By Elisa (Pellegriti ’01) Becze
The term “creation stewardship” can encompass so many topics: conservation, recycling, energy, biofuels — the list goes on and on. But a key component is water conservation and preserving water quality. Two Geneva College alumnae feel so strongly about God’s creation that they are doing work in this field to help preserve the environment.
Luanne Steffy graduated in 1999 with a degree in biology. She now works near Harrisburg, Pennsylvania as an aquatic ecologist in the Watershed Protection and Assessment Division of the Susquehanna River Basin Commission, monitoring and assessing the water quality of the rivers in the basin.
“I get to spend about half my time working outside in rivers and streams doing a wide variety of sampling,” she says. “The other half of the year is spent trying to make sense of all the data we collect, doing all the data compilation and analysis, and then putting it into reports that can be used by the states to better protect water quality.”
Steffy says that Geneva College gave her the foundation for the work she is doing today. “After taking my first ecology class with Dr. Cruzan at Geneva in 1997, I knew environmental science was a career path I wanted to pursue.”
That knowledge was confirmed in 1998 when she spent a summer studying at the Au Sable Institute of Environmental Studies. “The professors at Au Sable were so enthusiastic and really encouraged us to pursue science as a career, but also to view stewardship of the earth as a part of our faith and Christian life,” Steffy says.
Amber Leasure-Earnhardt graduated in 2006 with a major in political science and a minor in environmental science. “Both were amazing programs,” she says. “I had many like-minded peers and professors that challenged me and made me realize the importance our work here on earth has for God’s Kingdom. These experiences and worldviews really helped to lead me in my decision to live how I am and will for the rest of my life.”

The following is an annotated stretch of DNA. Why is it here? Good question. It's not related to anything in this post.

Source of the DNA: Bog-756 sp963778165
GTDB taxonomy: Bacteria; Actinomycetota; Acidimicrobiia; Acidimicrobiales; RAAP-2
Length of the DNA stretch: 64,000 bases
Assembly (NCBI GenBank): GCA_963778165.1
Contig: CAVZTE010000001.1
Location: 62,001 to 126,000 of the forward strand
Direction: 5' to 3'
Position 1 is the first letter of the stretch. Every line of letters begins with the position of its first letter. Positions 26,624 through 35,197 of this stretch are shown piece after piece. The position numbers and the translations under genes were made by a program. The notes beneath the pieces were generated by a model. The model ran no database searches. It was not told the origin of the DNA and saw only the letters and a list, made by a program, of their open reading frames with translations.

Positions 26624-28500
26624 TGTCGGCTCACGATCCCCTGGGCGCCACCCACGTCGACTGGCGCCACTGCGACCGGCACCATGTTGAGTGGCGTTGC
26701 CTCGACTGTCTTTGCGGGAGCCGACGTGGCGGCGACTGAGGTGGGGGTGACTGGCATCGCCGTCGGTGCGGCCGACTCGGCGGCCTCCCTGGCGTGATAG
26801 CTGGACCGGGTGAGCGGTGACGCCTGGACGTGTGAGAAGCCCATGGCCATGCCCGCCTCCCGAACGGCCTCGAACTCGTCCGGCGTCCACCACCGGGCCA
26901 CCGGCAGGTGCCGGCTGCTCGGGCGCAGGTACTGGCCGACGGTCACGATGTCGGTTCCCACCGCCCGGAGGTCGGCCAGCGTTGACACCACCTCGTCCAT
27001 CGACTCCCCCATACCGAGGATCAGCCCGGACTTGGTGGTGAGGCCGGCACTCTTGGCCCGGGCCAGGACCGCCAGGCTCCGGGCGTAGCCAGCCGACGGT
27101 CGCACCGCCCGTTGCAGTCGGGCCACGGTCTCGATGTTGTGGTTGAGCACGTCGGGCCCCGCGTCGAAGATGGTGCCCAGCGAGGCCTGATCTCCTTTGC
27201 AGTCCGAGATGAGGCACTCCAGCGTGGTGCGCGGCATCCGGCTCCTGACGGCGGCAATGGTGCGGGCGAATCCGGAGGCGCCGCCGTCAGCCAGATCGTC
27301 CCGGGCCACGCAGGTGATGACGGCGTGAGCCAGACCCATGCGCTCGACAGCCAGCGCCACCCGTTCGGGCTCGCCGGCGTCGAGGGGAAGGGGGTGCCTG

Leasure-Earnhardt also had the opportunity to pursue her unique blend of interests in off-campus programs, through Au Sable Institute’s Pacific Rim Campus and the American Studies Institute in Washington D.C. “Both of these experiences, along with campus life at Geneva, helped me to grow in my desire to care about my community and God’s creation.”
Leasure-Earnhardt now works in Mineral City, Ohio as the assistant watershed coordinator for the Huff Run Watershed Restoration Partnership. This nonprofit group is restoring a watershed that has been negatively impacted by acid mine drainage (AMD) from poor coal mining practices. In her position, Leasure-Earnhardt works to educate people of all ages about the effects of AMD.
“Educating the youth is so exciting. They are our future, and if they do not understand what is happening to their environment, changes will not be made to better God’s creation,” Leasure-Earnhardt says.
Leasure-Earnhardt says that she and her husband Eric (’06) have also made lifestyle changes to become better stewards of creation. “For our first year of marriage, we traveled to Iowa and served on an AmeriCorps trails crew with the Iowa Department of Natural Resources. This experience started to shape our idea of simple and environmentally responsible living. We lived in a tent for over seven months, cooking our meals on a fire and taking only what could fit in our small Ford Focus.”
Although the couple now lives in an apartment, they still take easy steps like recycling, limiting their paper and plastic product purchases, using reusable shopping bags, and buying local and organic foods. The couple also doesn’t have cable television or the Internet, and they keep most of their appliances unplugged when not in use.
“These small measures are not ‘going green’ for me, but a way I can take joy in everyday living and try not to be wasteful with what God has given me,” Leasure-Earnhardt says. Steffy has taken similar steps. “I try to do little things that are environmentally friendly, like recycling, using energy-saving compact fluorescent light bulbs, eating locally grown food as much as possible and using reusable grocery bags,” she says.
Both of these alumnae agree that God has called all His people to be good stewards of creation, just as we are stewards of all His gifts and blessings.
“It is not only right for us to look heavenward at the beauty and grace of eternity, but also to look around at what God wants us to be doing right here and now on this earth,” Leasure-Earnhardt says. “Christians today cannot turn a deaf ear to this ‘green’ movement in our culture. Not because we want to be fashionable, but because we serve the one true God.”
The cardiovascular science program is accredited by the Commission on Accreditation of Allied Health Education Programs (CAAHEP).